Christian Villanueva - Always a presence on Cubs prospect lists, Villanueva didn’t get much recognition this season playing for Iowa. However, he took an important step forward in his development. At the hot corner he’s always been known as an above-average defender, but he showed off much more game power than he previously had (20 home runs this season). If he can continue to refine his approach, and it appeared stronger in my viewing this season than the reports I’ve seen, then the Cubs have a major league ready 3B waiting in the wings. Unfortunately for Villanueva 3B is blocked, but other organizations have to be intrigued by his solid potential. He won’t be a star, but there isn’t anything wrong with a cost-controlled, average 3B. He’d make sense for a team not looking to compete next season to see exactly what they have with him.
Gleyber Torres - Yes, he did just make it to Myrtle Beach at the end of the year, but Torres has been making advancements at a rapid pace in his short pro career which suggests he could be big-league ready sooner than we might realize. At the plate he’s a very polished player for someone who played the whole season as a 18 year-old. At the moment he has a line drive swing that led to a lot of doubles this season. If he can add on a little more muscle, he could hit for low double-digit totals in home runs. He also has a strong approach for someone his age, though he is susceptible to the occasional high fastball and slider out of the zone. In the field, Torres is athletic with a swift glove-to-throw transfer. I still have some qualms about his defense at short, specifically his internal clock and the inconsistency of his throws, but with continued reps those problems should dwindle. If not he’d be an above-average defender at the keystone. At the major league level he could put up a plus average and OBP with okay power at a central position. Also, it’s conceivable that he’s ready by late 2017 at the ripe age of 20, and is a player that many teams would desire. He could be the center piece of a big-deal if the Cubs make one this offseason.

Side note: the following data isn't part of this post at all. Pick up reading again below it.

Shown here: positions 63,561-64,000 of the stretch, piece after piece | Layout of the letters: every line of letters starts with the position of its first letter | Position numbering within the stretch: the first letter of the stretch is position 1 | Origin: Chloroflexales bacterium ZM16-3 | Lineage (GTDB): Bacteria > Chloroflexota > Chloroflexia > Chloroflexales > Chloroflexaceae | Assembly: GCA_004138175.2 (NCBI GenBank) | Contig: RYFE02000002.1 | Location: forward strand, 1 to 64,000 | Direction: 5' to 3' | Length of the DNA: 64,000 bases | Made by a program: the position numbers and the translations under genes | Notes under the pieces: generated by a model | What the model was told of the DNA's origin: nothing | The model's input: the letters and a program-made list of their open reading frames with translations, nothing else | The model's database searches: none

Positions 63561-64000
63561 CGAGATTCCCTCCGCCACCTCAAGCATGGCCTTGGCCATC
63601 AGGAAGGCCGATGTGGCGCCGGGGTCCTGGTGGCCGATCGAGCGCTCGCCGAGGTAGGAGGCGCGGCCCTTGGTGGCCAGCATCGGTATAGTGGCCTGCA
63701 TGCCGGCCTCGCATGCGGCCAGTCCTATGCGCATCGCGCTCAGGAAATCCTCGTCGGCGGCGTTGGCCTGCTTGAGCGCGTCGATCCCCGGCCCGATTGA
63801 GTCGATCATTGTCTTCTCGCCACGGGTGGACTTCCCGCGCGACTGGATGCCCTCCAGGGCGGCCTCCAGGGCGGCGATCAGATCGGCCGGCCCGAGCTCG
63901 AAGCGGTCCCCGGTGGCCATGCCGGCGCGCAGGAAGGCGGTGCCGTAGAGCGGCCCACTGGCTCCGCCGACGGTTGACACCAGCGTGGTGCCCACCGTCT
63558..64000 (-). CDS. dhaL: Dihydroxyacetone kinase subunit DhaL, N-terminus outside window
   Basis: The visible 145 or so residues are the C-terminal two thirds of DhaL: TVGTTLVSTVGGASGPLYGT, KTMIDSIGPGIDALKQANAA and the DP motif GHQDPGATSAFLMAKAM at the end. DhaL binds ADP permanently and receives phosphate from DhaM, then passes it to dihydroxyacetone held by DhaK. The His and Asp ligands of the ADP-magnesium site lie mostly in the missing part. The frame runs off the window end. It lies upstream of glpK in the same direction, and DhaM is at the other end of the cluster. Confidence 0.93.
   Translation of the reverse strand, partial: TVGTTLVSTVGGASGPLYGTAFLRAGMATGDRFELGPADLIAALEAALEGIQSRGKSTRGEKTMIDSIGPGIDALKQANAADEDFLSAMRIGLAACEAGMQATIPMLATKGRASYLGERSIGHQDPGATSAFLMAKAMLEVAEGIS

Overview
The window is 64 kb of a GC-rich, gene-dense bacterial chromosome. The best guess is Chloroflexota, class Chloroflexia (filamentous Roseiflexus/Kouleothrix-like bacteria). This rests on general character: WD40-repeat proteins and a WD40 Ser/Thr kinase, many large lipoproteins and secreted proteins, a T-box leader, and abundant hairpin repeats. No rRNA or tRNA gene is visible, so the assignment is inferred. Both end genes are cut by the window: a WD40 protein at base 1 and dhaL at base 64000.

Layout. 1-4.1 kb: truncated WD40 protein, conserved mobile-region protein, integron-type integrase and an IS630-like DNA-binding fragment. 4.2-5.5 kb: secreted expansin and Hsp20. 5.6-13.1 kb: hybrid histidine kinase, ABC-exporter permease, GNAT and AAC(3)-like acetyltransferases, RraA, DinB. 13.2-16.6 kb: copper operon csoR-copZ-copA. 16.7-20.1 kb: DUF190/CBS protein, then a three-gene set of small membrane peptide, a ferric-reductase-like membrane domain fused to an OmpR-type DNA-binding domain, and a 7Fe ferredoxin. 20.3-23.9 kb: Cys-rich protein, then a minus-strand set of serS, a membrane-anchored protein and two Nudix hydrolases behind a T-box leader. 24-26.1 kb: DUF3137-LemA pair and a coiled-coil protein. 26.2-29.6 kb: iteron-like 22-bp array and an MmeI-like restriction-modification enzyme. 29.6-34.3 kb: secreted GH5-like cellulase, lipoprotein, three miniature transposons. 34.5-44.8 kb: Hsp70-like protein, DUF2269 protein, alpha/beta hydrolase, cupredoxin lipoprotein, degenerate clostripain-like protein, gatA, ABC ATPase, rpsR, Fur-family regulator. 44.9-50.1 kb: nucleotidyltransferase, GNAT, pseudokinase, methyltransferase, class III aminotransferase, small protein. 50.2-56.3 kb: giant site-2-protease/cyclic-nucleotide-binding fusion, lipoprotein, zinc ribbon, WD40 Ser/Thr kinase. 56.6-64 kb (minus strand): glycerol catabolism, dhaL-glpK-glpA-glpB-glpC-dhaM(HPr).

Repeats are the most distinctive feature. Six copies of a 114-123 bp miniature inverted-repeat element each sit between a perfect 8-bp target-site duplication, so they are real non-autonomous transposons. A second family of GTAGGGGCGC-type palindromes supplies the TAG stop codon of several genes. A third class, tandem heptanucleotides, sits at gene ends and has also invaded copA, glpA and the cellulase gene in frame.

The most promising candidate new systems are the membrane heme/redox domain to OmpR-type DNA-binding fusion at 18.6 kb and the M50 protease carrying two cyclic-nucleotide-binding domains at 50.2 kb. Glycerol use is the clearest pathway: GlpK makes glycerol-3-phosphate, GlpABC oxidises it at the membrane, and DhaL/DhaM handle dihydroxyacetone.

Billy McKinney - Alright, technically by the rules I laid out he would not qualify, but I’m assuming Schwarber sticks in left. McKinney is also stuck in LF as he doesn’t have the speed for center or arm for right. At the plate is where he makes his living. Also very young for his age (turned 21 in August), McKinney performed well with the Pelicans but had a tough time adapting to the advanced Southern League. I expect him to perform like his usual self next season though. He has limited power, but could push 15 home runs per year. What makes him unique is his supreme bat-to-ball skills, as they were the strongest for a prep bat in his 2013 draft class and have shone in his professional career. McKinney comes with a plan at the plate and should post strong OBP and batting average numbers. He does fit the front office’s MO of putting together good at-bats every time up, but he doesn’t fully have the athleticism the Cubs prefer. Overall, he’s a top 5 player in the system and projects as an everyday regular. Similar to the Hammel and Samardzija deal, he would make a lot of sense as a complementary piece.
Obviously the Cubs system is much more than the players listed above, and in a trade for a cost-controlled pitcher the Cubs would have to give up some of their depth. However, these five players all have likely big-league futures in the upcoming two years and it is tough to imagine their role on upcoming Cubs teams (outside of Torres). Just from a positional depth standpoint, if a trade is to occur this offseason expect a few of these prospects to find new organizational homes.
Interviews with Jeimer Candelario and Billy McKinney that I conducted mid-season can be found below: